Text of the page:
Now aged 80, Andy Wilsher still lives locally, having after the war risen to a senior managerial position with the Home Counties News Paper Group. In a recent interview he kindly agreed to share his memories of the war time operation. Invalided out of the army, from the very start of the project Andy became involved in the Nachrichten operations, which began approximately a month before D Day. Initially his duties were to help pack first daily production runs of 100,000 copies, into 10 leaflet bombs. The bombs were supplied by the American Air Force and also involved in the packing were George Evans and John Gibbs. John, together with his brother, Richard, was the joint managing director of the Home Counties Group and by D Day 1 million copies of Nachrichten a day were being produced, packed into 100 leaflet bombs. Typeset at Marylands, each day the layout was brought in a sealed box to Home Counties Newspapers, at Alma Street, Luton, for printing and this work was in addition to the regular printing of the 6 local newspapers. Nevertheless very few extra staff were taken on because of the security and with no leave allowed, 7 days a week working was entailed. When printed, the copies were taken to Gibbs and Bamforth at Leagrave. (After the war this became the Leagrave press). Here they were trimmed and packed by a workforce largely sustained with cheese rolls, supplied courtesy of Mrs Ritson, who had charge of the canteen. When the launch of D Day was initially postponed, due to weather conditions, those copies of Nachrichten, already packed into the 100 leaflet bombs obviously became redundant and these were then collected by the Americans to be destroyed. For security reasons the Americans also collected and disposed of the paper waste that accumulated around the rotary printing machines. As well as Nachrichten, also packed into the leaflet bombs, were forged ration books and leave passes, the latter authentic even as to the forged signature of the German officer commanding that particular region. All the leaflet bombs had to be packed and ready by 5pm, to be transported by American lorries to the airfield. Once the lorries had left, to confirm they were on their way a telephone call to the airfield would be made, stating only the code word for the day and the time of departure. At first the leaflet bombs were flown out from an air base in North Bedfordshire but eventually Cheddington became the designated airfield, employing B17s. As Mr Wilsher helped to pack the very first Nachrichten leaflet bomb, John Gibbs especially wanted him to also help pack the last but unfortunately Andy had recently been injured in a motoring accident. Nevertheless he dutifully turned up for this historic occasion, his head swathed in bandages.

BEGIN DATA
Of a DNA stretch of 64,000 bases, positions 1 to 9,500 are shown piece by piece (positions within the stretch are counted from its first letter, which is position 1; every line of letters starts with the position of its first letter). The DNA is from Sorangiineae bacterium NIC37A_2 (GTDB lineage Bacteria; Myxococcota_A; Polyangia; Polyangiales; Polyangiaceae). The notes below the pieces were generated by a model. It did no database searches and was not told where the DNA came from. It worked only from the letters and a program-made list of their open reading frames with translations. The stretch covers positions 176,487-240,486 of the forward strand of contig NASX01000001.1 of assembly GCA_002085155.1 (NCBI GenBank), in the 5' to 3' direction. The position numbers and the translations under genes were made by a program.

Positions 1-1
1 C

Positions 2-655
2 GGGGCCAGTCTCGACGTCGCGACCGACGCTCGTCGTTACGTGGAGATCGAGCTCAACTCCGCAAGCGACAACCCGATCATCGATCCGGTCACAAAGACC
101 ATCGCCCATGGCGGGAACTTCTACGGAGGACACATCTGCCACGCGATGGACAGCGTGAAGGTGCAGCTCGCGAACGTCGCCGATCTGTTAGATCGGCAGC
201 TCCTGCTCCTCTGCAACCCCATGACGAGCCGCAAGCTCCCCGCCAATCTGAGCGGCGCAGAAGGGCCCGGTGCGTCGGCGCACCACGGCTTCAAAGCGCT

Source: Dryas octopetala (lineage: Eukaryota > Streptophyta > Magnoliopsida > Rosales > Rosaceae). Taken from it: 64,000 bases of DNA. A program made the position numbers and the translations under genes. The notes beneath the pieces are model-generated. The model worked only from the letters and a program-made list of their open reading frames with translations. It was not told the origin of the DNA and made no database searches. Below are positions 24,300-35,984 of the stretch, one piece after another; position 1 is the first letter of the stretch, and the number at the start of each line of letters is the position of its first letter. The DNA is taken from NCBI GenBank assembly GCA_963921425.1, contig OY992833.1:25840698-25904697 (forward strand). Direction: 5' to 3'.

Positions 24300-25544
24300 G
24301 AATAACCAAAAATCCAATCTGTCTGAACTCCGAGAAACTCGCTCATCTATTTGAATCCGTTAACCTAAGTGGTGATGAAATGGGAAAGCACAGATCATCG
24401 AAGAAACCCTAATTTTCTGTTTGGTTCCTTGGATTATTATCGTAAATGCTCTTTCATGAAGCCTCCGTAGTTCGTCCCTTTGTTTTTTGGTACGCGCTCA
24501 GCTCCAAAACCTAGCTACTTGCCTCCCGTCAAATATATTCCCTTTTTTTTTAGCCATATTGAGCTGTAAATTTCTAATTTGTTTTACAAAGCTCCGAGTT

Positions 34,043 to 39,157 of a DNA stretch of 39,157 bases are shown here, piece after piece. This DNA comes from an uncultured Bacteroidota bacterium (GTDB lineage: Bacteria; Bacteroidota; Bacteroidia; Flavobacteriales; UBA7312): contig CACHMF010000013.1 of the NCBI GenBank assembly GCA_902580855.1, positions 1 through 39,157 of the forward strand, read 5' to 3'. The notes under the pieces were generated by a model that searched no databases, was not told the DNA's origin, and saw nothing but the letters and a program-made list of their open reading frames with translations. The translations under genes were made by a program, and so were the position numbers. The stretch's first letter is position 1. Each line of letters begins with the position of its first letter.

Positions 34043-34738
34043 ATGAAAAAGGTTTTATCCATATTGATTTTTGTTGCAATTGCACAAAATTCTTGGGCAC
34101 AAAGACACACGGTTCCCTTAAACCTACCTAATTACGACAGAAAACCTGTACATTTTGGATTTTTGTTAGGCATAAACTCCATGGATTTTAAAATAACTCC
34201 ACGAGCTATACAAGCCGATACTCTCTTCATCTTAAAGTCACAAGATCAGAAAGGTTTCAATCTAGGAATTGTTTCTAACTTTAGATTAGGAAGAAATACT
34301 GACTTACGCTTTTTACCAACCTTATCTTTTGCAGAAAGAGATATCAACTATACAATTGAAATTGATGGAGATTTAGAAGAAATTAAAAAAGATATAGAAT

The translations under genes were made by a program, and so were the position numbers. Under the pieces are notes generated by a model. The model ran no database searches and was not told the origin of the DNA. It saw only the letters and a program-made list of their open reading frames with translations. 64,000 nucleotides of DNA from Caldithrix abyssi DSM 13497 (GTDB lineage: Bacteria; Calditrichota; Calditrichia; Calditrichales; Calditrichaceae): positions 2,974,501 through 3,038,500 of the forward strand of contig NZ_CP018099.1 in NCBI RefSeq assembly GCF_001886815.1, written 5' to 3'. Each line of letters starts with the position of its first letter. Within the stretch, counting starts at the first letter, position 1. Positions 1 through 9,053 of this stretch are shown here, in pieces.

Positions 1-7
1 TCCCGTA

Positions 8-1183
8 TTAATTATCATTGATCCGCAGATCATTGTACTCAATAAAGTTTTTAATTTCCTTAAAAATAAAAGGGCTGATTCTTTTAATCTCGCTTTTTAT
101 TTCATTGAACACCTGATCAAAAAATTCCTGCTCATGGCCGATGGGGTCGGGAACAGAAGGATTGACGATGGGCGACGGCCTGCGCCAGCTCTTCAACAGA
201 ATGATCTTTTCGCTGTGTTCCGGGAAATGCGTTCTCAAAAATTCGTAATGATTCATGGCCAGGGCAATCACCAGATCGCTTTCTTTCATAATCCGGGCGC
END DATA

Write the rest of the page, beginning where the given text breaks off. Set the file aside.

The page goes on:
Andy, at rear (head bandaged) in the aftermath of his motoring accident, helping to load the newspapers
Andy, as he is today